Sarah: The most engaging project I've seen has to be "Art for the People," which took place during the 5th Auckland Triennial in 2013. New Zealand artists Evan Woodruffe and Catherine Ellis gave away 85 pieces of contemporary art to the public at the Auckland Art Gallery downtown. They set up a booth, which was open for two days, three hours each day, and gave away art donated by New Zealand artists on a first-come first-serve basis. Each piece was wrapped in brown paper so the recipients didn't know what they would be receiving. Woodruffe and Ellis kept track of where each piece of art came from (home address of the artist) and where it was going (home address of the recipient). At the end, they created a map of where art was being produced in the city and where the art collectors (or potential art collectors) where located. The audience response to this project is what really made it a phenomenal success. The public came out in droves and lines wrapped around the block. Woodruffe and Ellis ended up extending the project and collecting more art to meet the public's demand.

Anna: One project that I really admire for the way it engages with an audience is the Conflict Kitchen. This project functions as both a restaurant and a method of raising awareness about the U.S.'s international conflicts. The Conflict Kitchen, located in Pittsburgh, PA, serves ethnic cuisine from countries with which the U.S. is in conflict.  It is currently serving Palestinian food. The food wrappers have text from interviews with Palestinians living in Palestine and the U.S. who responded to questions about Palestinian politics and culture. Food brings people together and the texts spark conversation, transforming a simple meal into a discussion about international politics. 

What do you think is the greatest struggle/weakness facing artists and the art community right now? What is the greatest opportunity/strength?

We believe one of the greatest challenges artists are facing today is the ease in which images are communicated digitally. Cell phone cameras, Instagram, and other photo-sharing sites have led to the creation of a new environment that contemporary photographers must learn how to navigate, to both gain recognition and also to translate internet popularity into sales and shows.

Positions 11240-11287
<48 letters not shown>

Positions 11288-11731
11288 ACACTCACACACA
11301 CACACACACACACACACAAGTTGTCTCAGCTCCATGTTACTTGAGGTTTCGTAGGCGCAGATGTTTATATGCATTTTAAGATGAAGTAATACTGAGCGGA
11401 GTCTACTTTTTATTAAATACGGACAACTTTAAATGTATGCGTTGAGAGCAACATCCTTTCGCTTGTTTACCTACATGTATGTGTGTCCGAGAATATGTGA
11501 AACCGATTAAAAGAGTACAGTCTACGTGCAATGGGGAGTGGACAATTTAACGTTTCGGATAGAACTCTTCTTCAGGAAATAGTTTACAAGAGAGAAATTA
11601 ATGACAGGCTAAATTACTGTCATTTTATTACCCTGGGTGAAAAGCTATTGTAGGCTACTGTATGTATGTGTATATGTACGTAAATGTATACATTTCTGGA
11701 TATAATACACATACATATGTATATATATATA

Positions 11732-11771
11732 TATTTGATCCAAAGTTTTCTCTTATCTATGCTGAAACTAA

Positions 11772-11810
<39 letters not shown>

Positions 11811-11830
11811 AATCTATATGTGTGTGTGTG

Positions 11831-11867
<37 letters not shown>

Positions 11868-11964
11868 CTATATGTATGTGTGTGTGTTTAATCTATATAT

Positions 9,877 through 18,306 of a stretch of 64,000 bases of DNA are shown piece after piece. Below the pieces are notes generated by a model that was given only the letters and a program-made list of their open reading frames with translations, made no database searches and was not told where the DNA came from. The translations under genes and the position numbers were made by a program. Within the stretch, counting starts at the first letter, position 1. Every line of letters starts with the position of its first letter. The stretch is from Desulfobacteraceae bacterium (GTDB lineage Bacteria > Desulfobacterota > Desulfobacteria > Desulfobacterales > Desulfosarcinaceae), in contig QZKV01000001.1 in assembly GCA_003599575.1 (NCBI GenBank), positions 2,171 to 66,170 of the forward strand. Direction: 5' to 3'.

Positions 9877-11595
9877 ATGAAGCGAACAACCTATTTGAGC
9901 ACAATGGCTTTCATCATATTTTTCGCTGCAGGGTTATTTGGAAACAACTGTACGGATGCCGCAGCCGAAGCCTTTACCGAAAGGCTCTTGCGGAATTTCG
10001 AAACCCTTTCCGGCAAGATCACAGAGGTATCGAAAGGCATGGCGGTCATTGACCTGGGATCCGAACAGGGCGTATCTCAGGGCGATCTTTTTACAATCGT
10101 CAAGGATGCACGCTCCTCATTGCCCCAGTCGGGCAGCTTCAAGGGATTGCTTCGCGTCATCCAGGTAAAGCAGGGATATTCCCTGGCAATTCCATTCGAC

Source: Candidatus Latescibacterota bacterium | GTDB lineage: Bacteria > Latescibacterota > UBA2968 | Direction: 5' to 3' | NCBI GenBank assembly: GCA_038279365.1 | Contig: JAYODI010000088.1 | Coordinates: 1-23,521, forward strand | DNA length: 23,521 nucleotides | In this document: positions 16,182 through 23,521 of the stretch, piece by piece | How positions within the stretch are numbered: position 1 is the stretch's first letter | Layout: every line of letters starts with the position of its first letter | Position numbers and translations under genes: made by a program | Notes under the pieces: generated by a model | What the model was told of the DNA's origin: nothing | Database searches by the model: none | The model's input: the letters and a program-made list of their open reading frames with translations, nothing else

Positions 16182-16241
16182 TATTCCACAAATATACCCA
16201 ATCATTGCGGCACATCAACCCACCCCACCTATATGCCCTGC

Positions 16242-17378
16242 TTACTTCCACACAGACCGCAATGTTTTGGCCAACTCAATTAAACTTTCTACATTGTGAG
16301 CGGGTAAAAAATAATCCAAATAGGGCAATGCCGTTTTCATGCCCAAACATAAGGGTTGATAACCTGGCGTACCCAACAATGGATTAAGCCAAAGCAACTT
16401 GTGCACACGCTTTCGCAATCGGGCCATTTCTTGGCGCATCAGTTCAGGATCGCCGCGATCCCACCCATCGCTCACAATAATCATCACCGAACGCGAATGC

This is also where the greatest opportunity for expansion of photography as medium lies. We're interested in taking the wide-spread digital access to photographs and channeling it toward developing new ways of collecting, experiencing, and promoting an understanding of contemporary photography. Having an on-screen presence can work hand-in-hand with marketing physical photographic objects and creating a greater perceived value of these objects. Sleep On It relies on these new mediums of communication in conjunction with in-person encounters with the art to connect photographers to each other and to new potential collectors.

How do you think artists should play a role in educating the public or their audience about their art or art in general?

We'd say as creatively as they approach their own work. We think artists can only stand to benefit from communicating the intent, inspiration, content, process, etc. of their work and believe that more invested interest in the field of contemporary photography will come through a greater understanding of its nuances. It's not artists alone who can or should tackle this. We think galleries, museums, and writers can help in the process of creating a more productive dialogue.